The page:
I was asked to give a talk about Waag at the so-called Metaal Kathedraal; a former church that once also acted as metal factory and which is now a cultural and ecological breeding ground at the edge of Utrecht. It was on my 'have-to-visit-this' list for some time already, so this was to opportunity to grab to actually make a visit.
When initiator Maureen Baas started this in 2011, it was a leaking, derelict building with impenetrable brambles behind it. Destination: appartments and housing blocks. But now, six years later, after many fights with project developers and discussions with civil servants, it has become a special and magical place with alternative habitats.
Maureen and her team wanted people to reflect critically on their way of living. And to show that it is possible to live energy-neutral, that the current way of living and building new areas is outdated: the materials, the facilities and our way of building — to first demolish and then rebuild. Together with her neighbours she succeeded in creating a green space of 15 hectares that will be integrated in the new housing blocks behind the church, and which will be planted with edible flowers and plants.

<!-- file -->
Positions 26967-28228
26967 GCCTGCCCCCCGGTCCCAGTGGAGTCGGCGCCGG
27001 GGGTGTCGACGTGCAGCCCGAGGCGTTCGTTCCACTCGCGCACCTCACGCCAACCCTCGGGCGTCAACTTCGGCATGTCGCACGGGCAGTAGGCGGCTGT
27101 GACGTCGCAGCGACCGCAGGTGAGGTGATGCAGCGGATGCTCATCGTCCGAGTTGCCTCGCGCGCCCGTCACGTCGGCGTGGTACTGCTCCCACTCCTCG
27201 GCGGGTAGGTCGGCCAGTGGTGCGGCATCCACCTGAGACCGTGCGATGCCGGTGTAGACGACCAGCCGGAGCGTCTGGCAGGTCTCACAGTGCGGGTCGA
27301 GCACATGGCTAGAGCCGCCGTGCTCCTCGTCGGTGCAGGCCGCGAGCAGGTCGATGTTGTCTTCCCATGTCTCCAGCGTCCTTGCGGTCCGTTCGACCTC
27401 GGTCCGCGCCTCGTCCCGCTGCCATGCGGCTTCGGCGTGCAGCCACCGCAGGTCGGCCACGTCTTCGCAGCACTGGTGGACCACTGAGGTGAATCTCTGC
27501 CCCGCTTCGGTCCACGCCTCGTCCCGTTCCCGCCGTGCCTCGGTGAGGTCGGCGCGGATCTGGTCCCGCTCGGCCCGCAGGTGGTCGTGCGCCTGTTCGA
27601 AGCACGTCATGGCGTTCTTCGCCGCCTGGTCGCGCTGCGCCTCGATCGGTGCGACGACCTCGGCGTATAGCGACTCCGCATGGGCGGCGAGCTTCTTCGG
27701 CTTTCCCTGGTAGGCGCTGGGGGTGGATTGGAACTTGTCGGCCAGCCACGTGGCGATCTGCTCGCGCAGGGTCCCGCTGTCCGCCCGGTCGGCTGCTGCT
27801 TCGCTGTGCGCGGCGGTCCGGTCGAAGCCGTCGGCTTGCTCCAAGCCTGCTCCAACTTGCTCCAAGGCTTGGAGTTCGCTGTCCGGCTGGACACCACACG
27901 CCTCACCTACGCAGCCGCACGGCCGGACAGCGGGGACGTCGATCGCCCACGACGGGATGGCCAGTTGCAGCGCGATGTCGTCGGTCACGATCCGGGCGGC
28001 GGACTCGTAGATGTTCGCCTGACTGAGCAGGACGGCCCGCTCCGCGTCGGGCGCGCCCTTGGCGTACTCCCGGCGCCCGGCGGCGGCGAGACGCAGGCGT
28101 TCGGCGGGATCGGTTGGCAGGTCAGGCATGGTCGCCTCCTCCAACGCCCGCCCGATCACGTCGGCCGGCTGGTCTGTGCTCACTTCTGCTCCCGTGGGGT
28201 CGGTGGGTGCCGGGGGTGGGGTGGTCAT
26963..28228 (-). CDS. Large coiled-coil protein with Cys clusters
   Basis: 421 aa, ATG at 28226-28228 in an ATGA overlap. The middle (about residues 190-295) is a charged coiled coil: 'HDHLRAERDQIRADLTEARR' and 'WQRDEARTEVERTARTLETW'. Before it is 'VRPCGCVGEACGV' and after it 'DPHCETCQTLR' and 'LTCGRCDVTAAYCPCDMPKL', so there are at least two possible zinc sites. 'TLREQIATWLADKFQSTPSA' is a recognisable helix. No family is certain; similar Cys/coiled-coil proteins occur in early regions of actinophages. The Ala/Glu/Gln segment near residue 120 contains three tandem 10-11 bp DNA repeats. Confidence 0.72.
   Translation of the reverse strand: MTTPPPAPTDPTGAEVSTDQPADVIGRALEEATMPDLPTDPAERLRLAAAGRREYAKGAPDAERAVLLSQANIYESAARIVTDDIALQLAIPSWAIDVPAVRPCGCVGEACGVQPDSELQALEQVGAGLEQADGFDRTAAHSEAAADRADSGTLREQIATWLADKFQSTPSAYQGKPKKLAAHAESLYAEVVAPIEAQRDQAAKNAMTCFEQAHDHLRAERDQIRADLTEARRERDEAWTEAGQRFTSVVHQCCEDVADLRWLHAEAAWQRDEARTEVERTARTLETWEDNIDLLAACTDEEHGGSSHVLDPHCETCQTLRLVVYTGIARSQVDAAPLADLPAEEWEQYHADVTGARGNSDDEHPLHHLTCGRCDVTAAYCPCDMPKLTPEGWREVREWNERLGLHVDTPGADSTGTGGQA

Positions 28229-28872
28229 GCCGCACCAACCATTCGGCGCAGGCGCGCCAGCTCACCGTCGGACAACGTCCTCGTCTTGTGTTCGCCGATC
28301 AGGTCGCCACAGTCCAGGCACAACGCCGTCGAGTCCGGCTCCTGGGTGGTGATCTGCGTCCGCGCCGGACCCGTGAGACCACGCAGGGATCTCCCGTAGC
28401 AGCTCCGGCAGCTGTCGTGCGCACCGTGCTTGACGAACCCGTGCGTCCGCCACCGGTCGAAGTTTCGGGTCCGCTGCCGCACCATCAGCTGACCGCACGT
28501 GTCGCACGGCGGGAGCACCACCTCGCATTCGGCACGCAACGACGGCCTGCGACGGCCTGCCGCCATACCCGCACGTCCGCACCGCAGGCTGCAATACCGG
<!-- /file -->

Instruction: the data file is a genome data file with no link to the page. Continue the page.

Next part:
The terrain offers many examples (maybe just as important, also failures) of new energy/heat sources. Like a fence of woodchips that has pipes running trough it (a biomeiler). The heat produced by this pile is about 70 degrees Celsius, of course very usable for heating your house. Eventually this will turn into fertile compost, to be used in a vegetable garden. Of course, this also has disadvantages. Not every family can house such a large amount of woodchips and growing vegetables is time and energy consuming too. But this activism, breaking up patterns and holding up a mirror to people, is something I like and want to do at Waag too.
Naturally, such a creative place also comprises of ateliers. You can e.g. weld your own heater and there is a space for artists in residence. There is no biolab available yet to do research. They might want to use our facility at the Open Wetlab, which could form a nice collaboration between Waag and the Metaal Kathedraal.
Even unfinished, I advice everyone to take a look at this wonderful place. Wishing Maureen the best in following her dreams and hoping to collaborate soon! Thanks to Roland too for the invitation.